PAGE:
Council passes drink-drive motion
A motion by the Kerry councillor Danny Healy-Rae calling for special derogation for rural drivers, including small tractor drivers, to allow them to have two or three drinks was narrowly passed at a meeting of Kerry County Council yesterday.
The motion called for legislation to be introduced which would allow rural gardaí to issue permits to allow rural dwellers drive from their local pub "after having two or three drinks on little used roads driving on very low speeds."
Mr Healy-Rae, a publican, was supported by a number of other publicans at the meeting. However, they insisted their support was not for “vested interests” but because of genuine concern about elderly rural dwellers and their experience of the changes which had overcome rural dwellers.
The strict drink driving laws were leading to isolation and in some cases this was a factor in suicide, Mr Healy-Rae claimed. Living in rural Ireland was vastly different to life in urban areas. It was unfair to impose the same restrictions on fellows with small tractors and jeeps as on commercial lorry drivers. The limit for tractor drivers was lower than for cars on on a par with 50-seater buses.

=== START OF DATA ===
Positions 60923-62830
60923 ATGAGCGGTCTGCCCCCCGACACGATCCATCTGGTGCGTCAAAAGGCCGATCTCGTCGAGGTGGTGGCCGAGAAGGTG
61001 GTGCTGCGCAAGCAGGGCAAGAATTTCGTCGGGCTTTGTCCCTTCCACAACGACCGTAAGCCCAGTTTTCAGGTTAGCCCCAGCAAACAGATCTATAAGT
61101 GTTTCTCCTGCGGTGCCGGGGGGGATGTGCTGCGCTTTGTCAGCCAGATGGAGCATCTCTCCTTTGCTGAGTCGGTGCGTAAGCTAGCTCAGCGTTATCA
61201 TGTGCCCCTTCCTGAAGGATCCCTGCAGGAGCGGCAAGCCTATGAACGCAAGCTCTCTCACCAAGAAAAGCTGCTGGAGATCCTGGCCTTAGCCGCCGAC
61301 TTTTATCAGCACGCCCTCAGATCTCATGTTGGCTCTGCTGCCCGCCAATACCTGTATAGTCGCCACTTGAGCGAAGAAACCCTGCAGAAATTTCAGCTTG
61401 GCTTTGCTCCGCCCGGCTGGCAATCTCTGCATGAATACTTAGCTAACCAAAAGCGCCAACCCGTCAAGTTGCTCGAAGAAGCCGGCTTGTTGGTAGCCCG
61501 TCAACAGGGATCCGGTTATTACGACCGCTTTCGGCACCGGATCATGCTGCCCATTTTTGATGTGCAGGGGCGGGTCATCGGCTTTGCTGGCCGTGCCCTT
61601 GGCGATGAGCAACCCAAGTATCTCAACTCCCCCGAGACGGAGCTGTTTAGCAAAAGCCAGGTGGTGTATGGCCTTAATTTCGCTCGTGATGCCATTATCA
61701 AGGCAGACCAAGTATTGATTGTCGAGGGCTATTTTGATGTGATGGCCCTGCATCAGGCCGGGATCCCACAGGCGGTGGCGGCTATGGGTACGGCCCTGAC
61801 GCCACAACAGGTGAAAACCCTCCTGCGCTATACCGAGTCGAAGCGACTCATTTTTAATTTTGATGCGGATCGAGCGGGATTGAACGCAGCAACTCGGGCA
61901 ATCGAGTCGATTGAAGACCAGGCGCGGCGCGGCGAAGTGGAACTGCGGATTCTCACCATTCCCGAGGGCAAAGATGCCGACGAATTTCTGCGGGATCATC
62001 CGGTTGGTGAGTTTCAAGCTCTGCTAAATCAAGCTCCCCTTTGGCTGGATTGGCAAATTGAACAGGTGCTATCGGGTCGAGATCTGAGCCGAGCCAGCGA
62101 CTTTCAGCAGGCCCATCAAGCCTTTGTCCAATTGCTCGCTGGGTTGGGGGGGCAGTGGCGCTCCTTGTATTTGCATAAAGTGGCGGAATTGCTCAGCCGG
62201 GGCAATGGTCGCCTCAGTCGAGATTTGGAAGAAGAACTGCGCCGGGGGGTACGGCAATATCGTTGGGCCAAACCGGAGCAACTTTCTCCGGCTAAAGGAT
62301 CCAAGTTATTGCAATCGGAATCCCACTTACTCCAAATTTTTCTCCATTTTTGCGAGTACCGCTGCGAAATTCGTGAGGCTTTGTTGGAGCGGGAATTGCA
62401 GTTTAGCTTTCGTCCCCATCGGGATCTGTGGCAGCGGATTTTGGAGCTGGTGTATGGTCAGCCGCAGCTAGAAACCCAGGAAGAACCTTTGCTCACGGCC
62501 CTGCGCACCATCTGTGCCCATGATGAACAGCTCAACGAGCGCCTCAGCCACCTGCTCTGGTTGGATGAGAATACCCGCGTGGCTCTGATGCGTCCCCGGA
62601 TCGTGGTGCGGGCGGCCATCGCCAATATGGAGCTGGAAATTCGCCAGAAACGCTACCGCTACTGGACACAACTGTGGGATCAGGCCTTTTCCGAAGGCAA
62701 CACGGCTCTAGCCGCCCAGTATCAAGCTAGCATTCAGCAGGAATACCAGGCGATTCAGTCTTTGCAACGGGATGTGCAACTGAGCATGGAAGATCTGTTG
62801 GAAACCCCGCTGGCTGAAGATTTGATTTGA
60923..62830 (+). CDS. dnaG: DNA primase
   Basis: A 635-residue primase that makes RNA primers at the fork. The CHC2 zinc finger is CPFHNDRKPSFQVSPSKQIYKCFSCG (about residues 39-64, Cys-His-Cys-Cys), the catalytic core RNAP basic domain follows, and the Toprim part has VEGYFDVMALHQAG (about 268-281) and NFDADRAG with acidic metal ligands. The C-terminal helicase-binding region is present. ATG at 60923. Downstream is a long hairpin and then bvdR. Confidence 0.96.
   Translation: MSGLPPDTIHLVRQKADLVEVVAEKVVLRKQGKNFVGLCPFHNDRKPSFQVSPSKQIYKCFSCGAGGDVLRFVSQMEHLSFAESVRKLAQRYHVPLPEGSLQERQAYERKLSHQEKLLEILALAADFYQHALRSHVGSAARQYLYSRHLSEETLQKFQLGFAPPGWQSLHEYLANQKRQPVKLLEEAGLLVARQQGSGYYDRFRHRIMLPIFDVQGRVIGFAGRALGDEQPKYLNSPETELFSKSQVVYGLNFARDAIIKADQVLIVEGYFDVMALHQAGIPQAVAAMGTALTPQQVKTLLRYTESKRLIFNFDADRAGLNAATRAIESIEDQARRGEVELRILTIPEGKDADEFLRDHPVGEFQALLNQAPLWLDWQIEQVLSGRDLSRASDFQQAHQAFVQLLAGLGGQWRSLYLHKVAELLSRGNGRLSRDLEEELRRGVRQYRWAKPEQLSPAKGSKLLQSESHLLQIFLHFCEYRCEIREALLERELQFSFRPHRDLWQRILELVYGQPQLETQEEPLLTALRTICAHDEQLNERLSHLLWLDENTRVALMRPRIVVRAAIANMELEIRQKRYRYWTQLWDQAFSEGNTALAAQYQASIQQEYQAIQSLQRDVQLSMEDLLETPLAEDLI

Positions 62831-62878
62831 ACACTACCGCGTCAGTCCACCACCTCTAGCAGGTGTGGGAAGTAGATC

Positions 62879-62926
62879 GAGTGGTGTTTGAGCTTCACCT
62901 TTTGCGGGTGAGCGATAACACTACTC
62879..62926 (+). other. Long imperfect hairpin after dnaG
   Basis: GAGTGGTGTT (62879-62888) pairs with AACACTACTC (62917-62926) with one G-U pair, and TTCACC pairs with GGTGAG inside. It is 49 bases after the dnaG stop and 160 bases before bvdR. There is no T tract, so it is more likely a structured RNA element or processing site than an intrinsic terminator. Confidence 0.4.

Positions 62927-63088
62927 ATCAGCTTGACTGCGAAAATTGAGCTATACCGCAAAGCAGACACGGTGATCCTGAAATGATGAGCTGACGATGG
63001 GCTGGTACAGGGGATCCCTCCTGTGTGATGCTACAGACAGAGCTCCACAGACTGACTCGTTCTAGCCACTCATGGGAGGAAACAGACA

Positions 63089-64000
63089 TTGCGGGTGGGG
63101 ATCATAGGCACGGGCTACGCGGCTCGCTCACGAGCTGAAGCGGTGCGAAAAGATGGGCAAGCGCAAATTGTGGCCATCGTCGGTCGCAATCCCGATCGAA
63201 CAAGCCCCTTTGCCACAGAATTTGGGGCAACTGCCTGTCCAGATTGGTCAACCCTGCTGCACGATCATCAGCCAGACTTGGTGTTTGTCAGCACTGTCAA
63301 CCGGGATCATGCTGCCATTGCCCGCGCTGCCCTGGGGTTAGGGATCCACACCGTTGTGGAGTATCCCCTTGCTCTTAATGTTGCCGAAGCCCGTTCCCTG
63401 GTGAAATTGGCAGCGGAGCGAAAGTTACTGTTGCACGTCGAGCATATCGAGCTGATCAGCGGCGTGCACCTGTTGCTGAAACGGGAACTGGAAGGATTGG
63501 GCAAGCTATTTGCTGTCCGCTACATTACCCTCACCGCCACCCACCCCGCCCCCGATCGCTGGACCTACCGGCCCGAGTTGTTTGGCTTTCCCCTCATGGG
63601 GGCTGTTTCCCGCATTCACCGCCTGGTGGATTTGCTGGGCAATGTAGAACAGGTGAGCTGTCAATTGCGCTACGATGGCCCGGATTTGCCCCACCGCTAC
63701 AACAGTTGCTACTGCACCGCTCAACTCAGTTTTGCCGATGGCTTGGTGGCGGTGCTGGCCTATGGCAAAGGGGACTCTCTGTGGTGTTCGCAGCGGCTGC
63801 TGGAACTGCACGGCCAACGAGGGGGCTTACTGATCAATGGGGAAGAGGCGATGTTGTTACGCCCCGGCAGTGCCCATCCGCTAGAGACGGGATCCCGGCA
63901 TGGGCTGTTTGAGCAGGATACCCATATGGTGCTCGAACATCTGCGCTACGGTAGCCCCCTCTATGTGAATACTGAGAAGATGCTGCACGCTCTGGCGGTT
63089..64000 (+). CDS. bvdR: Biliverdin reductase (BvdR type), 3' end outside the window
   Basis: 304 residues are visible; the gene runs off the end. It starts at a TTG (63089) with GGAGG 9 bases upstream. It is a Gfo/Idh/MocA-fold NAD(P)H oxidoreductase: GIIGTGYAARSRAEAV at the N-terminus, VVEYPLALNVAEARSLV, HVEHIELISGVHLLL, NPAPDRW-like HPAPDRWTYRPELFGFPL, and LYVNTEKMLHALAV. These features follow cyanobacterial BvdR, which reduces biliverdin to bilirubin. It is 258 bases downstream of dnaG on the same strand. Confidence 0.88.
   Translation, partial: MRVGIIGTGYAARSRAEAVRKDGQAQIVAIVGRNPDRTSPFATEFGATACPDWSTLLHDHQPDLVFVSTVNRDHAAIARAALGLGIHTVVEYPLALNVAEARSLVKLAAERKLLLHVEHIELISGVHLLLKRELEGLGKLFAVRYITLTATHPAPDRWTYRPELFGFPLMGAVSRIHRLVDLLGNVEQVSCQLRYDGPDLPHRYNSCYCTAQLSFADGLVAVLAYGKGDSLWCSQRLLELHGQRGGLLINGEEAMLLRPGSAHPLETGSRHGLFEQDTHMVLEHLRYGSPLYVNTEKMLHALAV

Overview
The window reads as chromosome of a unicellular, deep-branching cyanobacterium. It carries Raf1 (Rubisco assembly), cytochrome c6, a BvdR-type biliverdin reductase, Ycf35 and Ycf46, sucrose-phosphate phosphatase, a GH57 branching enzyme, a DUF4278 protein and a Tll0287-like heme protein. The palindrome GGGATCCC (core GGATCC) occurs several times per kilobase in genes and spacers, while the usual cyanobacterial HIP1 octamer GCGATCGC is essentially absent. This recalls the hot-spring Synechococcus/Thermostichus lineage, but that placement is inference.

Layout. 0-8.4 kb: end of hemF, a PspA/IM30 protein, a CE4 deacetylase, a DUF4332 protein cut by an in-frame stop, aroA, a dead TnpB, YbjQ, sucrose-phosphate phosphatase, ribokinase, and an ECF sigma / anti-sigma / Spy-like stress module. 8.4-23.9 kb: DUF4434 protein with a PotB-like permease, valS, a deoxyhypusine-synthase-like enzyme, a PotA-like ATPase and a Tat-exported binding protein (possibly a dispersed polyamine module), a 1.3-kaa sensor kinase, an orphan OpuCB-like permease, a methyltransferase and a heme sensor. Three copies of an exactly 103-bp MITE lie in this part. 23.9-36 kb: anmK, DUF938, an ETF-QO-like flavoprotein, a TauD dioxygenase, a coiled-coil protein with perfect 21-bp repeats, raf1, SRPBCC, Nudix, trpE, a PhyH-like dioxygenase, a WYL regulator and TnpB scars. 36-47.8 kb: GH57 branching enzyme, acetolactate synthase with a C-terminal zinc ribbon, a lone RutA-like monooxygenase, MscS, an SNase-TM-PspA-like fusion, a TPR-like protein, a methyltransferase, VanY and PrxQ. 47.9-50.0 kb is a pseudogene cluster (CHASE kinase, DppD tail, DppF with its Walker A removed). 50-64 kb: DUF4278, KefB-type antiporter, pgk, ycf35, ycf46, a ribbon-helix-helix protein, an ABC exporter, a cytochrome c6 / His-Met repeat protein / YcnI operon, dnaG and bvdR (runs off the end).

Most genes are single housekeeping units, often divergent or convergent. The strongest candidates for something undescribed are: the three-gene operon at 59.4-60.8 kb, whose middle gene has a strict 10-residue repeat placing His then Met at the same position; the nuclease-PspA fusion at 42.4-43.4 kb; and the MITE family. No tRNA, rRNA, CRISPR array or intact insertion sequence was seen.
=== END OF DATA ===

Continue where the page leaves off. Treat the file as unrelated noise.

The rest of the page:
“These vehicles wouldn’t be exceeding 30 km/h on third class tertiary roads, cul-de-sacs that end up as a dead end,” Mr Healy-Rae said. There was no reason a fellow could not drive his “small tractor ” to collect his messages, have a few drinks and go away home, he said. Gardaí - if any rural garda were to be left – would manage the permits, he said.
Fine Gael councillor Bobby O’Connell strongly supported the motion . Rural isolation was “big problem”, he said. "People are afraid to go out.”
Fianna Fáil councillor and publican Michael O’Shea concurred, as did Michael Cahill, a Rossbeigh publican and Independent councillor.
However, Labour's Gillian Wharton Slattery strongly objected to the linking of suicide with not being able to drink. Alcohol and drugs were huge factors in depression which in turn contributed to suicide, she said.
Most councillors abstained and did not vote.
The motion was narrowly passed. Senior council officials are now to write to the Department of Justice seeking the introduction of rural permits.